What You Need to Know Before You Buy a Home
Presuming you haven’t won the Lottery, or don’t have half a million dollars in the bank, you’ll no doubt need a home loan before you can buy a house. But first, ask yourself if you really want to own one. Homeownership isn’t obligatory, but if you really do want to own your own home, the steps are simple when put in a bulleted list:
Save for a deposit and build a savings account.
Improve your credit rating
Work out what you can afford
Get preapproved for a mortgage
Have all the check done, pest, building, electrical
Buy a house you like
But the devil is always in the detail so read on:
Do You Really Want to Own a Home?
Depending on your circumstances, owning a home might not make sense, or perhaps it’s not right for you at this stage of your life. There are those who believe that paying rent is a waste of money when you could be paying off a mortgage, but if you have a job that requires you to move house a lot, then renting is the obvious option. There are some excellent points to renting, including the fact that you aren’t responsible for insuring the house (only the contents if you wish), the landlord does any major maintenance, and you don’t have to pay the council rates.
Everyone’s An Expert
The minute you tell your friends and family you’re going to get a home loan and buy a house, expect a barrage of well-intentioned advice. What you need to be aware of is that the property market changes all the time, so what was good advice for Uncle Ted might not work today. The best advice they can offer is to choose your real estate agent carefully, check their level of experience, how many buyers they’re representing, and ask for references. Don’t hire the first agent you come across but shop around. If you're renting, stay on a monthly lease so you won’t be penalised if you have to leave.
Find Out if You’re Eligible For a Home Loan
The most critical consideration for prospective home buyers is to be able to secure a home loan. There’s not much point in searching for your dream home if you can’t get a loan to buy it. Your lender will need accurate details of your financial position including a list of your assets, employment history and annual income. You’ll need to show evidence of your existing debts and your budget so the lender can assess whether you are in a position to repay the mortgage. If you can show the lender you have a good savings record your application will be looked at in a favourable light. Clearing your debts is another way to make sure your application will be successful, or if you can’t clear them, show that you pay them on time, without fail.
Can You Afford the House You Want?
Once you decide how much you can spend, you have your deposit ready, and are sure you can afford the house you have your heart set on, make sure your home loan has been approved so you can make an offer and beat the competition if you get the chance. But make sure you’re not in over your head because there will be other houses and if a free-standing house is proving elusive, consider a suburban unit. This can be a good starting point for first-home buyers.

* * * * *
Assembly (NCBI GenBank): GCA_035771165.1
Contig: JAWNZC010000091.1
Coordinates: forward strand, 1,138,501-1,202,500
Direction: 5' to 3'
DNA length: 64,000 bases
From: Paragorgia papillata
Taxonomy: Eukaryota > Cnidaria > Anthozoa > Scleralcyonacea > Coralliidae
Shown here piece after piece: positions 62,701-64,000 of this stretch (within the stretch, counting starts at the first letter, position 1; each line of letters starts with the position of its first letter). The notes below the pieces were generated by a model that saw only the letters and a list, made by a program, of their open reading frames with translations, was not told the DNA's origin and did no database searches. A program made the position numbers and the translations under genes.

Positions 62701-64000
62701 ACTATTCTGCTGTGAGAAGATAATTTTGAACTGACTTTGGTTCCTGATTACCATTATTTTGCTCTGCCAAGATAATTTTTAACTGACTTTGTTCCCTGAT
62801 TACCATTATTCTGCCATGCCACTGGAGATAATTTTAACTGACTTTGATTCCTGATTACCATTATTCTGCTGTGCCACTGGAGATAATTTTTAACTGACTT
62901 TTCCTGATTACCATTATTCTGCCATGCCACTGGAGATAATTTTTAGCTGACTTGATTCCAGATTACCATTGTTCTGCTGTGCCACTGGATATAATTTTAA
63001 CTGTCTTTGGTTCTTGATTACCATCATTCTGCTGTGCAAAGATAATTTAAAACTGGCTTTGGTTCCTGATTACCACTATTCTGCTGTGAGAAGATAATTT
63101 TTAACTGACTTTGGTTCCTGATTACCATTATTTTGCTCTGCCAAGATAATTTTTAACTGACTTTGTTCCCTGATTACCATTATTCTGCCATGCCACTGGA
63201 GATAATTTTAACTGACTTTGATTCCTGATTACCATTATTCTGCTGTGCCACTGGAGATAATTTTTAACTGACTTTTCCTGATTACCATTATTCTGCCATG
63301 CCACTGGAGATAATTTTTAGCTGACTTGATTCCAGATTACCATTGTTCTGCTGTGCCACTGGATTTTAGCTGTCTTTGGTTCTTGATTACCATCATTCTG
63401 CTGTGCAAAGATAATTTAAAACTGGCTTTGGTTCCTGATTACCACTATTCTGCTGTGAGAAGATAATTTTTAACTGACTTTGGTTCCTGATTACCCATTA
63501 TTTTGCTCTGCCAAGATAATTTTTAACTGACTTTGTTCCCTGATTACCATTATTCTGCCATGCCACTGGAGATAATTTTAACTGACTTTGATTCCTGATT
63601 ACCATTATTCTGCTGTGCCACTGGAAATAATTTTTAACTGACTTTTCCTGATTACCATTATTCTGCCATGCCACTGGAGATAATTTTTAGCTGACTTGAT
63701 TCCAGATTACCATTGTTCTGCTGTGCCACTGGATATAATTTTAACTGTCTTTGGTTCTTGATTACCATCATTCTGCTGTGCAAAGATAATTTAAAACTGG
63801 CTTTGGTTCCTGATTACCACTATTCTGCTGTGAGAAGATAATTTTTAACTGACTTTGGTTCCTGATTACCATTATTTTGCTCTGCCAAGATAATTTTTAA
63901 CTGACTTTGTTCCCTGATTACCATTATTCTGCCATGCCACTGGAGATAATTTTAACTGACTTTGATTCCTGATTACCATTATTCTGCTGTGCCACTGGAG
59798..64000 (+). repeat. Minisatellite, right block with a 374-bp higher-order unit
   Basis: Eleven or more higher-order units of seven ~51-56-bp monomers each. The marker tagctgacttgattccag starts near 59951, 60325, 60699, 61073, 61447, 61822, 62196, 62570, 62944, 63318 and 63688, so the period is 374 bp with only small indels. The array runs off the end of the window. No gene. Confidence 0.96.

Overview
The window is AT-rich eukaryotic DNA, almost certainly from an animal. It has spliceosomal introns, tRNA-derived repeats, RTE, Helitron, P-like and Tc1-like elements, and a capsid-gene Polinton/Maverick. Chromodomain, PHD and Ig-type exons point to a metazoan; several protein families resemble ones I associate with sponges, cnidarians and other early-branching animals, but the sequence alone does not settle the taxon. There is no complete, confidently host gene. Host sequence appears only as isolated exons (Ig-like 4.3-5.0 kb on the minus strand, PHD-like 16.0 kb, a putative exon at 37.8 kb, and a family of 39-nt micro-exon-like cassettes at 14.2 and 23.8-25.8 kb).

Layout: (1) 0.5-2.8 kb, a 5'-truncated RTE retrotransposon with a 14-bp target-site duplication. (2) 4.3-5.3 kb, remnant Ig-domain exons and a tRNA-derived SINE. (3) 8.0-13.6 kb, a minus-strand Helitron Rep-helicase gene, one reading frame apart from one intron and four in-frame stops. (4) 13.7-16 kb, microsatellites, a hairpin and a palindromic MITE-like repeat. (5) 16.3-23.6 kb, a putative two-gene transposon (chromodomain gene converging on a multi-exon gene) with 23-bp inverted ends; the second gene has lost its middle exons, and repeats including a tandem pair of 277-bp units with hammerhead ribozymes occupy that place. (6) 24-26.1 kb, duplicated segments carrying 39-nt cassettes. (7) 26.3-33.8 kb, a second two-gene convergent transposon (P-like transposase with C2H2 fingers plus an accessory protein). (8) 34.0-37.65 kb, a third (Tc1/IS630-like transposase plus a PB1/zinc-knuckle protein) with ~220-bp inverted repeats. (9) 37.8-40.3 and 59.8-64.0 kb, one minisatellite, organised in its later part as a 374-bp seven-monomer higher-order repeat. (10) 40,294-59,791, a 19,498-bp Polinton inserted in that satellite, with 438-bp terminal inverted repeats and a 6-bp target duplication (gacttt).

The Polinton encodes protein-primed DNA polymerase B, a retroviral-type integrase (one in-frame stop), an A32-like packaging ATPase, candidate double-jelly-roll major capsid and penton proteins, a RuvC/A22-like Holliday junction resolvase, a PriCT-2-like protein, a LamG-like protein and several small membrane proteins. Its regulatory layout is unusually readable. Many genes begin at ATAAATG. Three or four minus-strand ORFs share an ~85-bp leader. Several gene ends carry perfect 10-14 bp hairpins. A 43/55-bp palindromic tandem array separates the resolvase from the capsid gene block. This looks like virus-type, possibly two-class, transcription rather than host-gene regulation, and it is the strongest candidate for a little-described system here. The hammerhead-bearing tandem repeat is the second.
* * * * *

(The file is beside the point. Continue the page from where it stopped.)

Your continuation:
You'll need to decide whether you want to buy through a private sale or at an auction. If you like a sense of theatre then maybe an auction is for you, but the most common type of transaction when buying property is by private treaty. But beware, because anyone buying a home, especially for the first time, can be caught with a ‘lemon’. There are homes on the market with structural faults, cracks, rising damp, and electrical and plumbing problems which could cost tens of thousands of dollars in repairs. Before making an offer, you as the buyer should look for faults, and also hire a building inspector to search for problems, and also let you know what it will cost to repair them.
The old adage, ‘buyer beware’ applies big time in real estate, which means you buy a house in the condition it's sold. If there are faults, you can’t take it back and exchange it for another one, so you’ll have effectively bought yourself a ‘lemon’.
Check Building, Pest and Electrical
Before you buy any home, you must have a professional inspect the electrical installation and all the components and to make sure safety standards are up-to-date. The wiring has to be grounded and in proper working order and outlets and switches inspected to make sure they’re the right type and are working properly. Outlets should have no cracks or defects and there should be safety switches in the power box. Older homes often have older wiring so this needs to be checked in case the whole place needs rewiring.
Always Get Independent, Expert Advice
If you’re a first-home buyer, you need to seek legal advice before signing a contract. Your lawyer or conveyancer can advise you, but make sure the expert you consult is independent and doesn’t also work for the real estate agent or the vendor. Everything you need to know about the property you are buying will be disclosed in the title and contract of sale. This means you’ll need a conveyancer or lawyer to check the documents for such things as covenants or easements, which you really need to know about before you sign up, rather than afterwards.
Ready to get started? Call or text David Hutchinson of Sutton Group West Coast Realty in Vancouver to discuss your first or next home sale or purchase on 778-839-5442 or send an email to firstname.lastname@example.org.
Alex Morrison has worked with a range of businesses giving him an in depth understanding of many different industries including home improvement, financial support and health care. He has used his knowledge and experience to work for clients as diverse as Acacia Pest Control, Cosh Living and Me Bank to help them reach their business goals.